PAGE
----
As commonly grown crops, apricot trees are subject to significant agricultural research.  This particular species of apricot tree was used in a 2002 study in which genes coding for viral coat proteins were injected into trees to defend against pathogens.  The study was successful, marking the first time the gene for a coat protein had been successfully expressed in a fruit tree, indicating a potential future area of focus for crop defense.

The basic phenology of the apricot tree is as follows: in the winter, the tree is bare (no leaves, fruit, or flowers). In the spring, buds swell, flowers emerge and fall off, then leaf buds swell and leaves emerge. In the summer, usually around July, fruit ripens and is ready for harvest. In late fall, around October, leaves fall, and the tree is dormant for the entirety of the winter.

“Apricot.” Wikipedia. Wikimedia Foundation, 18 Apr. 2017. Web. 22 Apr. 2017.  (This source was used for information on apricot foliage, flowers, fruit, and for the map of the natural range of distribution.)

Schalau, Jeff. “Pruning Deciduous Fruit Trees.” Backyard Gardener . UArizona: College of Agriculture and Life Sciences, 22 Mar. 2005. Web. 25 Apr. 2017.  (This source was used for information on pruning techniques.)

Waterworth, Kristi. “Apricot Tree Bug Control – Learn About Common Pests On Apricot Trees.” Gardening Know How. Gardening, 27 Dec. 2015. Web. 25 Apr. 2017.  (This source was used for the picture of the apricot leaves and fruit.)

Nichols, Hannah. “Apricot Seeds: Cancer Treatment or Danger to Health?” Medical News Today. MediLexicon International, 27 Nov. 2016. Web. 22 Apr. 2017.  (This source was used for the picture of the apricot seed.)

“Organic Wild Apricot Kernels (Sweet).” Nuts.com. Nuts.com, 07 Apr. 2017. Web. 22 Apr. 2017.  (This source was used for the picture of the apricot kernel.)

IHealthTube. “Apricot Kernels Kill Cancer Cells.” YouTube. YouTube, 24 Oct. 2013. Web. 22 Apr. 2017.  (This source was used for the video explaining the cancer-killing properties of apricot kernels.)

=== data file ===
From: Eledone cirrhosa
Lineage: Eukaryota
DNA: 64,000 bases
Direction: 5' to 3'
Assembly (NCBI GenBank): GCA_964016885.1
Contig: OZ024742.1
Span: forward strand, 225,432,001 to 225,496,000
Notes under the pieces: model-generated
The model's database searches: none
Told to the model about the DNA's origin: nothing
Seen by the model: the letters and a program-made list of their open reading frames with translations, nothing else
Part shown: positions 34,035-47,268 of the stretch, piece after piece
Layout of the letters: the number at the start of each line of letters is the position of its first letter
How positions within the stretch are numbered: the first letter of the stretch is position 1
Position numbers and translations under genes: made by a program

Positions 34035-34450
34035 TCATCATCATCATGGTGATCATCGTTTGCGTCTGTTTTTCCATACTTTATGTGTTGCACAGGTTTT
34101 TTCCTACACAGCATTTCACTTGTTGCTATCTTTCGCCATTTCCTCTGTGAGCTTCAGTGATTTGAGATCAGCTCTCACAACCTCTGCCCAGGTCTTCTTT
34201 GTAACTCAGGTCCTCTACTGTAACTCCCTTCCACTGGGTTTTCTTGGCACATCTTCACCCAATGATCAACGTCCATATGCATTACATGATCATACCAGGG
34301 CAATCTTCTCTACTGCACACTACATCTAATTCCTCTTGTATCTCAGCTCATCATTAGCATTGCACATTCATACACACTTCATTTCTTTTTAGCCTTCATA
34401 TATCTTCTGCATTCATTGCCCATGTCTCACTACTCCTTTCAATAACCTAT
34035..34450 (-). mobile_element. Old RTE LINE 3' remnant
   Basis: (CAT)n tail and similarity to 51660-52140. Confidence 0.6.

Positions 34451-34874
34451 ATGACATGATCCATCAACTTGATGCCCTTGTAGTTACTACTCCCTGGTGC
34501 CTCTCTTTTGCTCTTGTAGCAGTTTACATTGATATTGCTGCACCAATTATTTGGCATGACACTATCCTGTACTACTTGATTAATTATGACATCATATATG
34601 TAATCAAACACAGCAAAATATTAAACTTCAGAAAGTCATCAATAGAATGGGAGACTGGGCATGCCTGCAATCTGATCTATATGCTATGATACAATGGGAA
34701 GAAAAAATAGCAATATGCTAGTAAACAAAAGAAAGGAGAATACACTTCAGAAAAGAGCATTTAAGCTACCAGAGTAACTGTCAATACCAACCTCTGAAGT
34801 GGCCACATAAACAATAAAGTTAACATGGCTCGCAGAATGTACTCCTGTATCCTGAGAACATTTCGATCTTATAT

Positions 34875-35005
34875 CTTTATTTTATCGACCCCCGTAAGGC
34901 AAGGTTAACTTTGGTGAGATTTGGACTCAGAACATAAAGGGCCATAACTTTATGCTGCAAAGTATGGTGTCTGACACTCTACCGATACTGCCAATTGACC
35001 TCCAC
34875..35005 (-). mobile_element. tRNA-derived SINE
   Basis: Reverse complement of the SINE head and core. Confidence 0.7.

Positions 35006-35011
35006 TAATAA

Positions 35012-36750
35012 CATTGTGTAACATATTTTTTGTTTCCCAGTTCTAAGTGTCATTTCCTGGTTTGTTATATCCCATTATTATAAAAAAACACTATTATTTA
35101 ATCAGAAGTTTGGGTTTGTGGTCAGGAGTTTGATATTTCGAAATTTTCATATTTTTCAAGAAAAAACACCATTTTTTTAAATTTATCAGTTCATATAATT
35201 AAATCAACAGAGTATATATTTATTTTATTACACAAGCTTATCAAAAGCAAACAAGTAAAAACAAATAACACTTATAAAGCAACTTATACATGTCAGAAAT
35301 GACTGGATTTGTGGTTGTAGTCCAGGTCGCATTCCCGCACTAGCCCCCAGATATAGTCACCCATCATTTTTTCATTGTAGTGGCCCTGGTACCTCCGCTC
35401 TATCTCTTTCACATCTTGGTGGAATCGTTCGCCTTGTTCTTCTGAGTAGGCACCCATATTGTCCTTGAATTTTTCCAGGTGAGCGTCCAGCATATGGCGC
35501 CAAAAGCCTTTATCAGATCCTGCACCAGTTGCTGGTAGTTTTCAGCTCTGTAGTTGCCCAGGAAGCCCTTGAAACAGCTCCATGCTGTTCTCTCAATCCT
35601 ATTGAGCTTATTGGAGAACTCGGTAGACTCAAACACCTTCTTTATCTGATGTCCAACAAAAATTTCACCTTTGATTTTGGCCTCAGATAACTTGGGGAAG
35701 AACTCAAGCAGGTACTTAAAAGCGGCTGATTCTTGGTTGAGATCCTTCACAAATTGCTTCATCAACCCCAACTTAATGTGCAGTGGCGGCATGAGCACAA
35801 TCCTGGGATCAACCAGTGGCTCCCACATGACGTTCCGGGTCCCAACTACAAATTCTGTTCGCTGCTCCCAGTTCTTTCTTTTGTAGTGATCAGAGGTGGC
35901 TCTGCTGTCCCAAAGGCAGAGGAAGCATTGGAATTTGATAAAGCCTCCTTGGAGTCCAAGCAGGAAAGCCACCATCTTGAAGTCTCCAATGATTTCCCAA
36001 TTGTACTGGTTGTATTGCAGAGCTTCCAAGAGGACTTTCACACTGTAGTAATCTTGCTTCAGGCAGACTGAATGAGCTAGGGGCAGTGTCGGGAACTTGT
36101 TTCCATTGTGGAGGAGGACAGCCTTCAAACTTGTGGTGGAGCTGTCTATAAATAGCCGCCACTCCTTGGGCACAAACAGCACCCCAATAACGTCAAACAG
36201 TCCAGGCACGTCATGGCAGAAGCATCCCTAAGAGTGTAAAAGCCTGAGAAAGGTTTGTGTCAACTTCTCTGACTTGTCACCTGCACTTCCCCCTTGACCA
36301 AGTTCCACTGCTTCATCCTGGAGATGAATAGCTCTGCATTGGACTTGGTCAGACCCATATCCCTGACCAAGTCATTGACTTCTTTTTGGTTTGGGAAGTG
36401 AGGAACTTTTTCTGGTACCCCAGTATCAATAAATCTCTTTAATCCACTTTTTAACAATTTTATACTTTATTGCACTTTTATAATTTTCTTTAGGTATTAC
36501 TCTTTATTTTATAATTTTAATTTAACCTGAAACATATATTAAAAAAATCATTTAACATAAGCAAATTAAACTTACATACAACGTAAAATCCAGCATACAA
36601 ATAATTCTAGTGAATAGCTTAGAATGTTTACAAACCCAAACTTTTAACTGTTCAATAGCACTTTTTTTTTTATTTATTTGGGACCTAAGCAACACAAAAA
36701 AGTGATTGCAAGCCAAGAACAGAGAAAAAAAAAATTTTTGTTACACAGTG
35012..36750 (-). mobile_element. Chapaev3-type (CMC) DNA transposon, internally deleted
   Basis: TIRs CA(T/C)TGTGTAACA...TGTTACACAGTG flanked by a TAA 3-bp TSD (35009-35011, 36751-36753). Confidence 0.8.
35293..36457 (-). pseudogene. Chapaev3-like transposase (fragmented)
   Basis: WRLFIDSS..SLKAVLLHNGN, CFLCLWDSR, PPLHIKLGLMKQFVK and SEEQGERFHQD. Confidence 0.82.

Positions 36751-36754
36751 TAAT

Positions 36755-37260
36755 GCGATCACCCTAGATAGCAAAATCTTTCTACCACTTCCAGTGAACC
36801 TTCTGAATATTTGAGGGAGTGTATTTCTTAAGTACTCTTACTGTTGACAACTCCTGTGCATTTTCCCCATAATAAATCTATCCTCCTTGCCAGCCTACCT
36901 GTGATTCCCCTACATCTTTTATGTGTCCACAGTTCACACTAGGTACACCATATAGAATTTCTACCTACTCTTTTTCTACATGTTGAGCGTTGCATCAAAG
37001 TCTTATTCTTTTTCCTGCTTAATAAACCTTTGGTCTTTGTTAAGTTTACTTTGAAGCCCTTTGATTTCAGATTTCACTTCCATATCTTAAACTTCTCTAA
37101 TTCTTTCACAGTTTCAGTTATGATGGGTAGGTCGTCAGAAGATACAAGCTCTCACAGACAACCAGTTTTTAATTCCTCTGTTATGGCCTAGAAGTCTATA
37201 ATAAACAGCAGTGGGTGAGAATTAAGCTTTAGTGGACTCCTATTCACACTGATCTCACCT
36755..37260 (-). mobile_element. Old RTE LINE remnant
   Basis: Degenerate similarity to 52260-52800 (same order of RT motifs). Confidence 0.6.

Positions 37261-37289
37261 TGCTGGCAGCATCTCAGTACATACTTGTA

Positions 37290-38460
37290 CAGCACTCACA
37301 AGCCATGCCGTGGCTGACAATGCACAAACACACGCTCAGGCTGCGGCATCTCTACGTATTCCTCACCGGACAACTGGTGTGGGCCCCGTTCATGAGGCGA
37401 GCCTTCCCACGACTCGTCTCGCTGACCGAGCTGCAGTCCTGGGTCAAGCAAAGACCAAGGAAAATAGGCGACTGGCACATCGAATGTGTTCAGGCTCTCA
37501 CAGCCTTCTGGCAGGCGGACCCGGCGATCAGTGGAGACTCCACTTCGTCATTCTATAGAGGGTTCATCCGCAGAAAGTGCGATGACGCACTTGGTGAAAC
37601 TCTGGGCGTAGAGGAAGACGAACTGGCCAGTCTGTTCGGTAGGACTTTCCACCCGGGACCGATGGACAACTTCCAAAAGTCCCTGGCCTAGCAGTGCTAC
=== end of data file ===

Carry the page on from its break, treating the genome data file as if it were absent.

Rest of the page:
Prunus Armeniaca - L.” Pfaf Plant Search. Plants for a Future, n.d. Web. 25 Apr. 2017. <http://www.pfaf.org/User/Plant.aspx?LatinName=Prunus%2Barmeniaca>.

Huizhong. Five-colored Parakeet on Blossoming Apricot Tree. Ca. 1100-1119. Museum of Fine Arts, Boston. Digital Scrolling Paintings Project. University of Chicago. Web. 25 Apr. 2017. <https://scrolls.uchicago.edu/scroll/five-colored-parakeet-blossoming-apr….

da Câmara Machado, M.L., da Câmara Machado, A., Hanzer, V. et al. Regeneration of transgenic plants of Prunus armeniaca containing the coat protein gene of Plum Pox Virus.  Plant Cell Reports (1992) 11: 25. 

“Autumn at Sunstone.” Sunstone Farm and Learning Center. N.p., 23 Nov. 2009. Web. 26 Apr. 2017. <https://sunstonefarmandlearn.com/2009/11/23/autumn-at-sunstone/>.

“How to Grow Apricots.” Regenerative. Regenerative Leadership Institute, Inc., 16 Dec. 2016. Web. 26 Apr. 2017. <https://www.regenerative.com/magazine/grow-apricots>.

Media and Arts
This video describes the cancer-killing properties of apricot kernels.
Ode to an Apricot Tree
an epic limerick by Harry Kane and Tori Hass-Mitchell
Many years ago here in Marsh gardens,
the life of a young tree was started,
with many ovate leaves,
and pollen spread by bees,
this deciduous plant became heartened.
But sometimes the tree felt quite glum,
since it wasn’t quite sure where it’s from,
it was oft told Armenia,
but with fervor and mania,
some argued China, or India, and then some.
Regardless, the tree is quite hardy,
even in the cold it can party,
if the soil is moist,
spreading branches it hoists,
it can grow in the shade, at least partly.
The tree is best known for its fruit,
It’s a fleshy and medium-sized drupe,
and if it cures cancer,
we don’t know the answer,
but they’re healthy and taste good to boot.